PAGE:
Irish model Katy French, who died Dec. 6 after what police believe may have been a cocaine overdose, is still making headlines well after her death. The blond bombshell, who reached superstar status in the space of 11 months, died in a hospital after falling into a coma at a party outside Dublin.
Her death, following her well-publicized struggle with addiction, has cast a spotlight on what some call an epidemic of drug abuse in the country, and it's sparked controversy.
The government came under fire after an Irish official, Cpt. Michael Tracey, appeared at the funeral in French's hometown of Enniskerry. The presence of Tracey, an adviser to Ireland's head of government, Bertie Ahern, at a self-confessed drug user's funeral was denounced by many for the message it would send to the drug-plagued Irish youth.
"I was confused, Irish TV personality Claire Byrne, said. "When we asked the government for an explanation, we were told attendance was decided on a case by case basis."
Toxicology tests reportedly back the police suspicions of how French died, as they indicate traces of cocaine were in French's body at the time of death. But results of a complete autopsy and the official cause of death have not been determined.
French, who died just days after her 24th birthday, rose to national attention at the start of 2007, when her breakup with her fiance, Dublin restaurateur Marcus Sweeney, was made public. Sweeney disapproved of her glamour photo-shoots. The Katygate scandal, as it was called, turned French into a staple of the Irish tabloids, and a regular on the Dublin social scene.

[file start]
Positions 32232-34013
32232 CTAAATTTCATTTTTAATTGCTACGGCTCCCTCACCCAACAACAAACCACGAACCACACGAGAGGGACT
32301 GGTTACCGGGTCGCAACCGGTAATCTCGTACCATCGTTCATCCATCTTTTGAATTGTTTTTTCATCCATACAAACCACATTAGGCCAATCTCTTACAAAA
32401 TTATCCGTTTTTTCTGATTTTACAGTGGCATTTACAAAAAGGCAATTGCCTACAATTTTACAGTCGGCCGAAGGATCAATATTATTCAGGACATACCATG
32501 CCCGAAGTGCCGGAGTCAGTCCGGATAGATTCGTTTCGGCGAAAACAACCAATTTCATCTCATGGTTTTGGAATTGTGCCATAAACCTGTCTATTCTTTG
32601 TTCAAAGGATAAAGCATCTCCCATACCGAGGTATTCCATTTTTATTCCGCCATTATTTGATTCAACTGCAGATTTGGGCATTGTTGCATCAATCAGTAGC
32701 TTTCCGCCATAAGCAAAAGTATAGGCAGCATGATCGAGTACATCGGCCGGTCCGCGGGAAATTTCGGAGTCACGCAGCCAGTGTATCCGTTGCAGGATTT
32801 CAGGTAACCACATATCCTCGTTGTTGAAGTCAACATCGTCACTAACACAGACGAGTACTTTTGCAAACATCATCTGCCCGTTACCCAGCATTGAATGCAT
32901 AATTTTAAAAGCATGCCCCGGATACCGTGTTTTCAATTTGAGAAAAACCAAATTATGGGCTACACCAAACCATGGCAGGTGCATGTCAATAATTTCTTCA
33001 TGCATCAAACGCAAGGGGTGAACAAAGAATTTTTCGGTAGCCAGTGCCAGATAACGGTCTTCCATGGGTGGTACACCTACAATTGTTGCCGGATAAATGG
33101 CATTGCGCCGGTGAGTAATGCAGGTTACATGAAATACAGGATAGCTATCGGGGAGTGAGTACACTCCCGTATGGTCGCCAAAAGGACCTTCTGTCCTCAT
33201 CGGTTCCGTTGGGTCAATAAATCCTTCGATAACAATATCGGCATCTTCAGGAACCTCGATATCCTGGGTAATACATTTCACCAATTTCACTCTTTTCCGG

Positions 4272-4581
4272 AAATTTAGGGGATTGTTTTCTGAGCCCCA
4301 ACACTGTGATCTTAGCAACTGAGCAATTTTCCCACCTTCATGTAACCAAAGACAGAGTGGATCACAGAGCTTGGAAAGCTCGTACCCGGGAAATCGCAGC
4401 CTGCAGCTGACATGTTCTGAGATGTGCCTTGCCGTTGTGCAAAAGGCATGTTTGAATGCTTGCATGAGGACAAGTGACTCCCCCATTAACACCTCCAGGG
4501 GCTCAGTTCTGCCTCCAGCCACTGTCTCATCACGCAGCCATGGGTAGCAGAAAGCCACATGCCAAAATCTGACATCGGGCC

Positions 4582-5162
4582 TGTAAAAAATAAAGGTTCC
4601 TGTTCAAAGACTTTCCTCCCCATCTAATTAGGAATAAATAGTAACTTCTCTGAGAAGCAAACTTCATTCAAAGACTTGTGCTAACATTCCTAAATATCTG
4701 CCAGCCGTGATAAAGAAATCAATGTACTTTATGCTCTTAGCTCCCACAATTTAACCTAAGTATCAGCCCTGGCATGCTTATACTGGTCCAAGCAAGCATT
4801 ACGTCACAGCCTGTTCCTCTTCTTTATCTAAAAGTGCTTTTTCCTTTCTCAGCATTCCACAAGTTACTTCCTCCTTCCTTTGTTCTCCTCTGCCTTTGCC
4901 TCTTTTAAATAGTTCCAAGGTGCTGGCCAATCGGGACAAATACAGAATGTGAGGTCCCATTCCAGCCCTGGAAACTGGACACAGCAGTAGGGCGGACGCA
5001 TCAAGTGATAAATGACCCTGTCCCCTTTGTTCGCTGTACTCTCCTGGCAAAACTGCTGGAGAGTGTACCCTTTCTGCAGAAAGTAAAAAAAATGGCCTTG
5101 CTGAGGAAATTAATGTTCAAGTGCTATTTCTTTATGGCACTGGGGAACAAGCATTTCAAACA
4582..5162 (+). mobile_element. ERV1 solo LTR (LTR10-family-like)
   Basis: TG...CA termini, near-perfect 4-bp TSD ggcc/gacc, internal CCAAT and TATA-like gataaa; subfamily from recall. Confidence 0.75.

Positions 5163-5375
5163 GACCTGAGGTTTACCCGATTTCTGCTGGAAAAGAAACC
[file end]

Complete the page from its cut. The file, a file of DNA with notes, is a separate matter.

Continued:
"Katy French was in the papers every day for the last 10 months," Byrne told ABC News, "and certainly in the Sunday papers every single week."
French, who was also a contestant on the Irish reality TV show "Celebrities Go Wild," shocked her countrymen when she told journalists that she would rather abort an unwanted pregnancy than sacrifice her flourishing career.
According to P.J. Gibbons, editor of Social & Personal magazine and friend of the model, the love of the lens was French's weakness: "She became very involved in sending stories about her personal life to the papers and got a lot more work on the back of it," he told ABC News. "It became a bit of an addictive drug for her."
Before making headlines, French wrote a "People" column for the magazine. "She was an excellent columnist," said Gibbons, her editor at the time. "She was very well-educated and could have gone on to become a prominent writer."
The magazine rated French No. 50 on its "Ireland's 50 Most Invited of 2007," a list that includes Bono and Jonathan Rhys Meyers. "In the end, it was a downward spiral," said Gibbons, who saw his friend evolve out of his circle during the course of the year. "Something had to give. She lived life too quickly."
In a recent documentary produced by RTE, the Irish publicTV network, a group of clubs, bars and other social venues in Ireland were tested for signs of drug use in their bathrooms. It was found that nine out of 10 of the bathrooms tested positive for cocaine traces.
Ireland's favored location as a drop-off point for smugglers has made the drug's price fall to the lowest in Europe.
In the week preceding French's death, two Irish students, 21-year-old Kevin Doyle and 23-year-old John Grey, died in apparently similar circumstances. The two men were among 15 who reportedly ended up in a hospital after ingesting cocaine at a party at Grey's house.
Of course, critics point out, the government was not represented at their funerals.
"Ireland hasn't got very many celebrities, so it has to go by on a very meager diet," Irish Independent columnist Kevin Myers explained. "So if you're pretty, you sell papers, and you die of an overdose, that's it, you have all the qualifications."
To Gibbons, Taylor's attendance was an honest mistake. "They came because of the national coverage the funeral was getting," he told ABC News. "Unfortunately, it made her out to be somebody in the Irish society to look up to, when she was only a child."